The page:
Carton Recycling Access Reaches 50 Percent Milestone
The Carton Council of North America announces that fifty percent of U.S. households can now recycle cartons through curbside and other local recycling programs. More food and beverage products are being packaged in cartons because they are considered a sustainable packaging solution as they are made primarily from a renewable resource, are lightweight and compact, and have a low carbon footprint. With this strong environmental profile, cartons offer one more way for consumers to make smart, environmentally-minded purchasing decisions, and now even more consumers can recycle them. Achieving this milestone signifies the great progress made by the industry, with the support of countless packaging, sustainability, recycling and municipal stakeholders.
“There is no question that cartons are a growing packaging solution for many food and beverage products,” says Blaine McPeak, president, WhiteWave Foods. “Because they are an environmentally friendly package, ensuring there is an infrastructure in place for Americans to recycle them is a vital piece to the sustainability puzzle.”
Carton recycling access has grown 177 percent over the last five years, starting at just 18 percent in 2009 when the Carton Council was first formed. Since then, progress has been made in building infrastructure and improving access to carton recycling nationwide. The Carton Council is a group of carton manufacturers united to deliver long-term collaborative solutions in order to divert valuable cartons from the landfill.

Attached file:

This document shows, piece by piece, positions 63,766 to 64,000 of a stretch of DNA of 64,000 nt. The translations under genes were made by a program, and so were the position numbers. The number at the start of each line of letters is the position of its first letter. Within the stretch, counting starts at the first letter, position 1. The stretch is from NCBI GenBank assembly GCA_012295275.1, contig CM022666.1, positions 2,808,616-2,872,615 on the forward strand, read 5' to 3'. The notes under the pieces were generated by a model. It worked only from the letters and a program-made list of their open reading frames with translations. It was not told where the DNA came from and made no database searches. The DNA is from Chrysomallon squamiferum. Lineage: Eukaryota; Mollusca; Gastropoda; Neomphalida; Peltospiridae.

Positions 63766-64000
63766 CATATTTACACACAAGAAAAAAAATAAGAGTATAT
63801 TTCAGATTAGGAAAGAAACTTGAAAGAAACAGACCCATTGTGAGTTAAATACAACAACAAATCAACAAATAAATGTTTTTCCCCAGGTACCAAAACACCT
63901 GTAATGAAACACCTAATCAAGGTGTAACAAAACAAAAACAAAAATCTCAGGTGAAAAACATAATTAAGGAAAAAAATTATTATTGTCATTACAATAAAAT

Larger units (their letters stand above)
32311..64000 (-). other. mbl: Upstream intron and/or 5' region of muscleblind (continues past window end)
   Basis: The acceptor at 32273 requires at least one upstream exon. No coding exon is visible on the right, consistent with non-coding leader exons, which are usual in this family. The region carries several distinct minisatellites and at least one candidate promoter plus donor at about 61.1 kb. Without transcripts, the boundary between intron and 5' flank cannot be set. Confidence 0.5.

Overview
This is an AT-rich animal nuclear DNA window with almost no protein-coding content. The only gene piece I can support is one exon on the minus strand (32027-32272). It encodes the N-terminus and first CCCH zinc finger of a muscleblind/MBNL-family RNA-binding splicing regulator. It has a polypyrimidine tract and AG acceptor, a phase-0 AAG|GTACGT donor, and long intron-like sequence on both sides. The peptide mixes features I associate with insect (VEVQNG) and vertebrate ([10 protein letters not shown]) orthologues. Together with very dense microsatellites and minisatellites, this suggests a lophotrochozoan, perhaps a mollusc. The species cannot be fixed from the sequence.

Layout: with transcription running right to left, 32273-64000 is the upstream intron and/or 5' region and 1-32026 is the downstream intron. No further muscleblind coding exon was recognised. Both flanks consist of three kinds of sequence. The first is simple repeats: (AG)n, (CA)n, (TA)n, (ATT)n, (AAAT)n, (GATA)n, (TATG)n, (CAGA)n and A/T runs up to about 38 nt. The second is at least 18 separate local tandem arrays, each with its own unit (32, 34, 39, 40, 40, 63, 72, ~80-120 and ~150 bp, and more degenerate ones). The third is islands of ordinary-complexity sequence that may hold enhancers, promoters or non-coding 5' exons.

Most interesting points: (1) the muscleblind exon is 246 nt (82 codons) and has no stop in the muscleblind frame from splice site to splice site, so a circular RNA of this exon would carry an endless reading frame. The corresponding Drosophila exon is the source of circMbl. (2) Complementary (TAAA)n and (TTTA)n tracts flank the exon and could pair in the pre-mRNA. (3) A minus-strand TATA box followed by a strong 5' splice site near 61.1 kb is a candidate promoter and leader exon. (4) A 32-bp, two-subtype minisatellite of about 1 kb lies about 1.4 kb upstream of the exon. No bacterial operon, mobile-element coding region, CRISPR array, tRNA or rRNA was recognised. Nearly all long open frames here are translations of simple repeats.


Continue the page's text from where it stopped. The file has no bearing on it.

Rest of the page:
“This milestone was achieved through industry collaboration and is the result of successful private-public partnerships,” says Jason Pelz, vice president of recycling projects for the Carton Council of North America and vice president, environment, Tetra Pak North America. “Thanks to recycling program coordinators, facility operators and recycling company representatives who have recognized firsthand the value of carton recycling and who are committed to helping increase access, we have been able to achieve tremendous, and unprecedented, growth, reaching 50 percent access in just five years. And every day, more of our customers and stakeholders get involved to help us advance carton recycling, and we welcome them with open arms.”
While products such as aluminum cans and paper have been part of the recycling stream for years, cartons have been among the last frontier of materials to be readily recyclable. With access growing every day, cartons are quickly becoming a standard recyclable material. Since 2009, carton recycling access has been added to more than 36 million homes and is now in 77 of the top 100 U.S. cities. Today, more than 58 million homes in 46 states have access to carton recycling.
“While we pause to celebrate the achievement of 50 percent, it’s important to note that we’re not stopping here,” says Pelz. “Cartons belong with the rest of mainstream recycling commodities, in all recycling bins/carts and accepted in all programs, across the country. In fact, 50 percent is just one milestone for us. We envision the day when cartons are recycled everywhere and no cartons end up in landfills. It is with this ambition that we are marching full speed ahead.”
With the support of packaging, supply chain and sustainability stakeholders, communities across the country are successfully adding cartons to their recycling programs, where they are a proven valuable material thanks to their high-quality, virgin long fiber. In addition to the fiber, cartons have thin layers of polyethylene (plastic). Shelf-stable cartons also have a thin layer of aluminum to enable the product to be stored safely without refrigeration. These materials can also be recovered and recycled.